The Martian Chronicles
by Ray Bradbury
Characters in "Usher II"
Stendahl builds an entire mansion just to kill the people who burned his library. Seriously. Now, we know that Ray Bradbury takes book burning pretty seriously, but—whew. That is some revenge, right there.
Of course, it helps that Stendahl is rich, patient, and a careful planner with a rich appreciation for fantasy. It's interesting that he's both a good planner and a fan of fantasy—proof that fantasy doesn't make one incapable of living a full and practical life. (Although apparently it does make you murderous, so there's that.)
He plans the house down to the last detail, and when it's finished, he practically rubs his hands in glee. He "drank it in, the dreariness, the oppression, the fetid vapors, the whole 'atmosphere,' so delicately contrived and fitted."
Sounds like a great place to visit, right?
See, when the book burners on Earth destroyed his books, Stendahl was rich and patient enough to plan a ridiculously complicated revenge. Not only does he have this entire house built to his specifications—drawn from Poe's "The Fall of the House of Usher"—but he befriends a lot of people he wants to kill so they'll come to a party at his house.
(It can be so hard to get people to come to a party, especially when you're planning on using robots to murder them all.)
We'll give Stendahl this: it's pretty cool the way he kills his victims in ways that reference books that they've burned but not understood. On the other hand, those "reading is fundamental" posters in the library convey a similar message with less carnage.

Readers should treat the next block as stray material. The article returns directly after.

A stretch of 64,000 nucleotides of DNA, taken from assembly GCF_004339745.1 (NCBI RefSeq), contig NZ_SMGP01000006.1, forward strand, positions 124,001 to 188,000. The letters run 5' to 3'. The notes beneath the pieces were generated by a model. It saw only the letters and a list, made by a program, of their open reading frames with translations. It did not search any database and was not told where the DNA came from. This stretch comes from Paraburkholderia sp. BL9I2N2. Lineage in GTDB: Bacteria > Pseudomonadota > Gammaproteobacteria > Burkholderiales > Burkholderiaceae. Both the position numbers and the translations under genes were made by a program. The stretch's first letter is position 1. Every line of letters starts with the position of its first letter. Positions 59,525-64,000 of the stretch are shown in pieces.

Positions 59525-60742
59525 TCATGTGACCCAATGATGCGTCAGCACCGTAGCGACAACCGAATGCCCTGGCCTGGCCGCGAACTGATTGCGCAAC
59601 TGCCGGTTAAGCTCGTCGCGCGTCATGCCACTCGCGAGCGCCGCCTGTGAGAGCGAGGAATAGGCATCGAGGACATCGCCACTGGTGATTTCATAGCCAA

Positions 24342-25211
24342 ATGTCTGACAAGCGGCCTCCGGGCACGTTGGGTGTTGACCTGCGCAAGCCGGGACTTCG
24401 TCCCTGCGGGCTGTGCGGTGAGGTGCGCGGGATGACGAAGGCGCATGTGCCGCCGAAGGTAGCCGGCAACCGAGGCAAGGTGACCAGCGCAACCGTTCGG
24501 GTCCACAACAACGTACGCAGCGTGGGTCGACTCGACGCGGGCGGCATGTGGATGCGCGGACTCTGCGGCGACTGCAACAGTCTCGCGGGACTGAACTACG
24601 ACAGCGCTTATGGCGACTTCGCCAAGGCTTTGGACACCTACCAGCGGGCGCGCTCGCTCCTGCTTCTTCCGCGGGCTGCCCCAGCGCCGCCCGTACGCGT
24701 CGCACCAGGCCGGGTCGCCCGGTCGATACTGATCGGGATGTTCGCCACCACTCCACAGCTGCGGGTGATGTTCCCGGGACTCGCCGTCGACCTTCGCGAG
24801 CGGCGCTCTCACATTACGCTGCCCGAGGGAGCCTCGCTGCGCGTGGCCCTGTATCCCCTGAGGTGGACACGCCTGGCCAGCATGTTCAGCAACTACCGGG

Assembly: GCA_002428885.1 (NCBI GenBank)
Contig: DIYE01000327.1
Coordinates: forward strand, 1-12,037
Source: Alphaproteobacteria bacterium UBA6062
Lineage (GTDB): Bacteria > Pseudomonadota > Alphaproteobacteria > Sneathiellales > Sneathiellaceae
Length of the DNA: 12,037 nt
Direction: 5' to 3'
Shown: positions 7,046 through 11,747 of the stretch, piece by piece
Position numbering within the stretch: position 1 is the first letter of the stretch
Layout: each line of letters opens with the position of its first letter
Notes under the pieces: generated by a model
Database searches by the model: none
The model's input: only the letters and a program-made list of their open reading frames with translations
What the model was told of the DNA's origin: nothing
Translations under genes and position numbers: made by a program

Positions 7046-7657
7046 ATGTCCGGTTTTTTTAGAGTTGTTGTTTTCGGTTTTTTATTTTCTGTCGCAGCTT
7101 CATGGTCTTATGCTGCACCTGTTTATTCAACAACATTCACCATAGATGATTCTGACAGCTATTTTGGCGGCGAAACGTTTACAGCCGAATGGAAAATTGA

Oh, and quick brain snack: "Stendhal" (note the slightly different spelling) is also the pen-name of a French author Henri Beyle (1742-1842), which connects this character to the long history of literature. His satirical writing took aim at the hypocrisy of the French aristocracy and one book, The Red and the Black, even prophesied a popular uprising. Sound shocking? It was. In 1964, Brazil's new government ordered "subversive" books to be burned. The Red and the Black was one such book.
Stendahl's partner in crime, Pikes, has his own vendetta. He's a former actor and now special effects guy, and a lot of his movies were burned in this big purge that happened on Earth. We're thinking Hayes Production Code here; until 1968, all movies produced in Hollywood were subject to pretty strict guidelines about what they could show.
Pikes seemingly used to be a great actor. Stendahl compares him favorably to famous horror movie actors like Lon Chaney, Boris Karloff, and Bela Lugosi. (See "Shout Outs" for more on that.) Pikes's job in this plan is building the robots and making them look like the original people. So maybe he also does makeup and special effects.
Whatever Pikes used to be, now he's dedicated to revenge. He's not a particularly interesting character, since the story mostly focuses on Stendahl.